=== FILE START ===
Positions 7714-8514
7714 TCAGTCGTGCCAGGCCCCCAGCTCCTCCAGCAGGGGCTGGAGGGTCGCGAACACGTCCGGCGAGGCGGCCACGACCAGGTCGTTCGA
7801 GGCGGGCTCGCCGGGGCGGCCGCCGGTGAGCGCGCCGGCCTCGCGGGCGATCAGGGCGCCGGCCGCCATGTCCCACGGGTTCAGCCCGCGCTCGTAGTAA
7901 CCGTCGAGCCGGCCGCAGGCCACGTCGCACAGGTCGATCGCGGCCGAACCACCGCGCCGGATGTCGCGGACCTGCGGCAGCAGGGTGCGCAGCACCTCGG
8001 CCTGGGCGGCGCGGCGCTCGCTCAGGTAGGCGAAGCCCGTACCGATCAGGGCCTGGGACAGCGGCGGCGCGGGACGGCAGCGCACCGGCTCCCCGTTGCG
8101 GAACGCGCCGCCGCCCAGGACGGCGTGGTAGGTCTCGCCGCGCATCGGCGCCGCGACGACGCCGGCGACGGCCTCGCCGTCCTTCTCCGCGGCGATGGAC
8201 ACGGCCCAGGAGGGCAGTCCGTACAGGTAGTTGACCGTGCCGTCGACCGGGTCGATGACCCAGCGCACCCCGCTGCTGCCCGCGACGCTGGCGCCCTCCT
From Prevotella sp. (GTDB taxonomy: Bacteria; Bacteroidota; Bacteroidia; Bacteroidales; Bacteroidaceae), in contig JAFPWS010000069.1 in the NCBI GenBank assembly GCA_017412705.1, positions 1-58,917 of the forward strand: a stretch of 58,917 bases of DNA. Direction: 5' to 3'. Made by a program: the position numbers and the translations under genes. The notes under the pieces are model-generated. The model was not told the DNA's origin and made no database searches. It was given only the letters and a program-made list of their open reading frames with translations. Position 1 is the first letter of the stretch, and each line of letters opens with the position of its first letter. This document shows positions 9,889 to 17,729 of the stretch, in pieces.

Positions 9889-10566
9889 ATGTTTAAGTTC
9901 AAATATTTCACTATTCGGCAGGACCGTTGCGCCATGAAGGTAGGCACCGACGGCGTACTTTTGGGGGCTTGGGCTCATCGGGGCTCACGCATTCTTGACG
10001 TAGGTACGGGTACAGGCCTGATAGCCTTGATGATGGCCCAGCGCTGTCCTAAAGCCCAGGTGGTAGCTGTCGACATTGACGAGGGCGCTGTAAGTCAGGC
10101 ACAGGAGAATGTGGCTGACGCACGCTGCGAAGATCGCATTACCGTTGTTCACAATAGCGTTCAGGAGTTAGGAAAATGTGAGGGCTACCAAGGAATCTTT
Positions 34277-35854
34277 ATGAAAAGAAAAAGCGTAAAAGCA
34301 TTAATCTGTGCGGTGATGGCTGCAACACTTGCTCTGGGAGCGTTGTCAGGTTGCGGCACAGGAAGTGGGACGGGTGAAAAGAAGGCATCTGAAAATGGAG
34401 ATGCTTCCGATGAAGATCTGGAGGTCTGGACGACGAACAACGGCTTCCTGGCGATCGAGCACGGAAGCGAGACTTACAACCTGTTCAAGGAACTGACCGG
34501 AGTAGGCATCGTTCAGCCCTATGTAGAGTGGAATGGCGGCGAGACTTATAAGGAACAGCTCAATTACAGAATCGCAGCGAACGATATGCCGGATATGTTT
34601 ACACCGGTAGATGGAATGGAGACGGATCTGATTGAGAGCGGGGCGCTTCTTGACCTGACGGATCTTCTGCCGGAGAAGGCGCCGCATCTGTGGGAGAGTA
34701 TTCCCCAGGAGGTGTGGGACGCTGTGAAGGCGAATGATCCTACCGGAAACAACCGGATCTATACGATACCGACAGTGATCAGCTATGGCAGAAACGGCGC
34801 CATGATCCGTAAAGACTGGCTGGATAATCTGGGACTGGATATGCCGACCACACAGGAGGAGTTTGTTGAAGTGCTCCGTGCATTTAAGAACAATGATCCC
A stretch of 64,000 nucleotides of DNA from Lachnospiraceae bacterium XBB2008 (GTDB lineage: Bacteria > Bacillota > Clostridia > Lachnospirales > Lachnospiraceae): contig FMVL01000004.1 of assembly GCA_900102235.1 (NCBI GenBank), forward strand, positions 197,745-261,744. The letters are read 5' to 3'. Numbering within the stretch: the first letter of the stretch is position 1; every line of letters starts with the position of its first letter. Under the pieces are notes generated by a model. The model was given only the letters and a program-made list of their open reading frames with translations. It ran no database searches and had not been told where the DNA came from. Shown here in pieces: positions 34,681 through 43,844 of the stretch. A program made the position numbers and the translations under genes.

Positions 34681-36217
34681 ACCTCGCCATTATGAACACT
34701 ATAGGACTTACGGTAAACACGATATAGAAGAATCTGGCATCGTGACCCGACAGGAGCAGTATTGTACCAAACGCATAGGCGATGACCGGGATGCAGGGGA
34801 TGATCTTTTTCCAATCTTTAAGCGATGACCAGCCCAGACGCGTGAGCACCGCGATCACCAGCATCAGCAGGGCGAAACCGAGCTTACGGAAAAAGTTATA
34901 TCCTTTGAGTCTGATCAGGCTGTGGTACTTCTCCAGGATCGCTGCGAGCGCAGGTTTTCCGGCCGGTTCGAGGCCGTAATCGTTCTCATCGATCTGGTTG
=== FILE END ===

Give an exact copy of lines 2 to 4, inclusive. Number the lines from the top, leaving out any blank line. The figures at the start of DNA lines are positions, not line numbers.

7714 TCAGTCGTGCCAGGCCCCCAGCTCCTCCAGCAGGGGCTGGAGGGTCGCGAACACGTCCGGCGAGGCGGCCACGACCAGGTCGTTCGA
7801 GGCGGGCTCGCCGGGGCGGCCGCCGGTGAGCGCGCCGGCCTCGCGGGCGATCAGGGCGCCGGCCGCCATGTCCCACGGGTTCAGCCCGCGCTCGTAGTAA
7901 CCGTCGAGCCGGCCGCAGGCCACGTCGCACAGGTCGATCGCGGCCGAACCACCGCGCCGGATGTCGCGGACCTGCGGCAGCAGGGTGCGCAGCACCTCGG